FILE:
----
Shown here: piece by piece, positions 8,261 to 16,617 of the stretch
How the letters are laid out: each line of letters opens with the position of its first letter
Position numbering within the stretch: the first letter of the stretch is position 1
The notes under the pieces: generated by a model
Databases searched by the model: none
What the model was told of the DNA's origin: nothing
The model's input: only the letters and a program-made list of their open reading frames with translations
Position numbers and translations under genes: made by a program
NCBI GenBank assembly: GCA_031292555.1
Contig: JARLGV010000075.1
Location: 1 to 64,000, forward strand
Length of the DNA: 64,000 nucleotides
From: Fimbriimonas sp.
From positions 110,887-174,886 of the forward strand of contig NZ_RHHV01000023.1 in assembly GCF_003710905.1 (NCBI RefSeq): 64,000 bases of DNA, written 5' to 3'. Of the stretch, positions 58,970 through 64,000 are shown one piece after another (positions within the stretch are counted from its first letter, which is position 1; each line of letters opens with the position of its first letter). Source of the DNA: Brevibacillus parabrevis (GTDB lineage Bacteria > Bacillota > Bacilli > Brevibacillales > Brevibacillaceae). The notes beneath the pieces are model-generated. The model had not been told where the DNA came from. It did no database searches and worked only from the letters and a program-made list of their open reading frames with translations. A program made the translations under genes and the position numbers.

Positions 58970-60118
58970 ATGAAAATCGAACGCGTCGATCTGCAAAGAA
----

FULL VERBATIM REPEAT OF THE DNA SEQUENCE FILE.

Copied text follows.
Shown here: piece by piece, positions 8,261 to 16,617 of the stretch
How the letters are laid out: each line of letters opens with the position of its first letter
Position numbering within the stretch: the first letter of the stretch is position 1
The notes under the pieces: generated by a model
Databases searched by the model: none
What the model was told of the DNA's origin: nothing
The model's input: only the letters and a program-made list of their open reading frames with translations
Position numbers and translations under genes: made by a program
NCBI GenBank assembly: GCA_031292555.1
Contig: JARLGV010000075.1
Location: 1 to 64,000, forward strand
Length of the DNA: 64,000 nucleotides
From: Fimbriimonas sp.
From positions 110,887-174,886 of the forward strand of contig NZ_RHHV01000023.1 in assembly GCF_003710905.1 (NCBI RefSeq): 64,000 bases of DNA, written 5' to 3'. Of the stretch, positions 58,970 through 64,000 are shown one piece after another (positions within the stretch are counted from its first letter, which is position 1; each line of letters opens with the position of its first letter). Source of the DNA: Brevibacillus parabrevis (GTDB lineage Bacteria > Bacillota > Bacilli > Brevibacillales > Brevibacillaceae). The notes beneath the pieces are model-generated. The model had not been told where the DNA came from. It did no database searches and worked only from the letters and a program-made list of their open reading frames with translations. A program made the translations under genes and the position numbers.

Positions 58970-60118
58970 ATGAAAATCGAACGCGTCGATCTGCAAAGAA